Dear Sweet Child of Mine,

“All you have to do is write one true sentence. Write the truest sentence you know. “
~Ernest Hemingway

When I was pregnant with my first child, I did what many newly expectant mothers do: I kept a journal. I waxed of every kick and squirm, every decision we made in planning his birth, even about all those tomatoes I was craving. I managed to keep up with the journal for a few weeks following his birth, but then life with a new baby set in and somewhere between the piles of diapers and the sleepless nights, the journal was, well, forgotten.

When my baby was six months old, I woke early one morning and listening to the sweet call of the birds, I realized, as cliché as it sounded, how fleeting these moments with my baby were. How he would never know about this precious time or those chubby little thighs, his coos and gurgles that made me swell with so much love. He would never know, unless I told him. So, with his sweet sleepy sighs nearby, I sat down and wrote him a letter.

Many of us do all the things we can to record our children’s upbringing: photo albums, keepsake boxes, locks of hair, quilts pieced together with bits of first clothes, videos on YouTube for far away friends and family to keep up with their growing, handprints in plaster, scraps of the blankies and first stuffed friends. The ways in which we record (and in most ways hope to preserve) this special time are varied and all special in their own way. But a letter is something different, something altogether and all at once unique, heartwarming, and distinctively extraordinary.

Why write letters?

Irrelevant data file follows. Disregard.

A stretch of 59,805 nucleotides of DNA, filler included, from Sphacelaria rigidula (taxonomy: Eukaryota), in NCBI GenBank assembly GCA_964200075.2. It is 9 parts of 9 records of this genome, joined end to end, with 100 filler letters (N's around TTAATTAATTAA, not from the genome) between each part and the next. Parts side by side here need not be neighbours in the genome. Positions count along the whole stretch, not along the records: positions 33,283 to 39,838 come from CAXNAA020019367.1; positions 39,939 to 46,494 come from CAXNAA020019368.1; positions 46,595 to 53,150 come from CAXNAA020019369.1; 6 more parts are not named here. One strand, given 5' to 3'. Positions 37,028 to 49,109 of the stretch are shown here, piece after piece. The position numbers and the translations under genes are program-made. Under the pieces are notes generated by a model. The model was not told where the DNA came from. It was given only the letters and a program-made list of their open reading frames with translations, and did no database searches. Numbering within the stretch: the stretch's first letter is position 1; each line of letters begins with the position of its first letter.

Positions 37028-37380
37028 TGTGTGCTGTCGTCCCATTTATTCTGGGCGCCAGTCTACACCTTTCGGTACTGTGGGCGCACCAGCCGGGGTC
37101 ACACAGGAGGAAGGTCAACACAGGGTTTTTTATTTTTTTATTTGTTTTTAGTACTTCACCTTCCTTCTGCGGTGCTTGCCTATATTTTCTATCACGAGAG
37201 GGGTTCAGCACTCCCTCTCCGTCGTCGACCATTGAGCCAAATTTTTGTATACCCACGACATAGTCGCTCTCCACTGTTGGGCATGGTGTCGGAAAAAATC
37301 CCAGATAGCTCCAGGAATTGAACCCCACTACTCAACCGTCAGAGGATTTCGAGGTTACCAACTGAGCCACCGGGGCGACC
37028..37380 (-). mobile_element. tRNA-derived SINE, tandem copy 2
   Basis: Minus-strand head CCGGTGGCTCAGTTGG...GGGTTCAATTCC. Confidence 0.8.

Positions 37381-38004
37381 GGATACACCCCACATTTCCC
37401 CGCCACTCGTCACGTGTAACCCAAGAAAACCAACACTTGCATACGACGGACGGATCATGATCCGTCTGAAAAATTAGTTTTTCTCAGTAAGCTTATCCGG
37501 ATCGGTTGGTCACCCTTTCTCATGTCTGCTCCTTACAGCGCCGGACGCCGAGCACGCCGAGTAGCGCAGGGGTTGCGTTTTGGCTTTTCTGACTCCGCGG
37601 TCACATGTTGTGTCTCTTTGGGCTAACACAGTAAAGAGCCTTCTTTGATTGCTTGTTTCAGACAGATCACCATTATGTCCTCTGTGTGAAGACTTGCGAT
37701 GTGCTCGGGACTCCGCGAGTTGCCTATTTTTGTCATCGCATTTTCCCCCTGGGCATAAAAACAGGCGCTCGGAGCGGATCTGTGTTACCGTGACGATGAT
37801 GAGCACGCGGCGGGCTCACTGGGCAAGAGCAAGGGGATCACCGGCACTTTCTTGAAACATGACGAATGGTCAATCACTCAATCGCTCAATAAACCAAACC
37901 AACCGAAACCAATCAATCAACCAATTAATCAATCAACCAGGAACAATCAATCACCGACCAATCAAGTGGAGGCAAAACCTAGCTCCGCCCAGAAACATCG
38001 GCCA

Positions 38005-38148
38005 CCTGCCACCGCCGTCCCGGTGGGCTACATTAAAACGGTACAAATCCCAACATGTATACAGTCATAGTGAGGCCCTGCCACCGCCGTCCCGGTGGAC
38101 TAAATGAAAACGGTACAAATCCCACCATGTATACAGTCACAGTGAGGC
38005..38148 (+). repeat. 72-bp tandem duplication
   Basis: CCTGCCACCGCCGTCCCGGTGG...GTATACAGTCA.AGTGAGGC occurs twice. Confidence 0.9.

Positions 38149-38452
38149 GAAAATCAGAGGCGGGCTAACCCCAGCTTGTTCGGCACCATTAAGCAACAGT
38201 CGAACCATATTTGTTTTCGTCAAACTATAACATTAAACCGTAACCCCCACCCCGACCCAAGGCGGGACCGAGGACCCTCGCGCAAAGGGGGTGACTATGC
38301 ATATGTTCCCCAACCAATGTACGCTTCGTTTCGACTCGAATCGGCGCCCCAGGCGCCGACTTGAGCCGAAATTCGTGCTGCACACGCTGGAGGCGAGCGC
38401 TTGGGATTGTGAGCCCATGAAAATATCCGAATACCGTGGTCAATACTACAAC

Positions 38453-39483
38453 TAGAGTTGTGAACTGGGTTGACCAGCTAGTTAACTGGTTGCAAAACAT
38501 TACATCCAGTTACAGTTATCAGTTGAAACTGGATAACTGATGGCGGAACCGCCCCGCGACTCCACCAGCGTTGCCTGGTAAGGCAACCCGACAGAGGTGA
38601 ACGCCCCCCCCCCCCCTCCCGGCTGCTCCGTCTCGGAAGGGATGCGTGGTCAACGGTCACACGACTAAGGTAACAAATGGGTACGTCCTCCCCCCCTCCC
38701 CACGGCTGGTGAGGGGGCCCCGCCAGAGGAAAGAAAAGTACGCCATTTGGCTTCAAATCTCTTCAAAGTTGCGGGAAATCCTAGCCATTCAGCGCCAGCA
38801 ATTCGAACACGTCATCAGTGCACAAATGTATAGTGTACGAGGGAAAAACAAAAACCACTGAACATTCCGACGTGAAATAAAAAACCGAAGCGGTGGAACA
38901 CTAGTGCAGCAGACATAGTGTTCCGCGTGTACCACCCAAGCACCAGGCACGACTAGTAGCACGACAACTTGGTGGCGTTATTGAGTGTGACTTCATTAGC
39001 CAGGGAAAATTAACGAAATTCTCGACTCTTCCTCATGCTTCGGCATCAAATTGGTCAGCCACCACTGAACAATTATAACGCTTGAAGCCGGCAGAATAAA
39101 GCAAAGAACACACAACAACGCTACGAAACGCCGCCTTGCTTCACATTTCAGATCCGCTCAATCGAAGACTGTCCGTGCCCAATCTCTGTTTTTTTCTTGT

It is a well-known fact that good old-fashioned letter writing is becoming (or maybe even already has become) a lost art form. Perhaps it is time to have a letter writing revival. The best place to start? With our children. And in today’s world of texting and emails, writing letters to children may have never felt so intimidating or “outdated”. Still, letters from the people we love will always have a special place in all our hearts. Even more, letters in our own handwriting, offer an extra special memento that makes any snapshot in time that much more treasured.

What to put in a letter
The first letter I wrote to my son, was truly a letter, as if written to a far off friend, catching him up on my life, as well as his. It was a baby book and diary all rolled into one. Since then, we’ve penned him similar ones, but also poems, stories about special moments, and songs. We’ve written quick notes telling him we loved him, goofy limericks, and even dramatized stories based on his real life and the antics of his childhood. And for pre-readers, a letter full of hand drawn pictures that portray the moments you want to share is perfectly wonderful! The ways and means of writing letters to our children are as varied as the children who will receive them, and just as special.

When to write a letter
The intervals at which you write letters to your child can range from a daily lunch box note to a yearly narrative. If it can become a ritual, such as on the child’s adoption, birth, or other commemorative day, then you will be more likely to keep doing it year after year. Consider balancing some special, smaller notes with longer more heartfelt letters.

What to do with the letter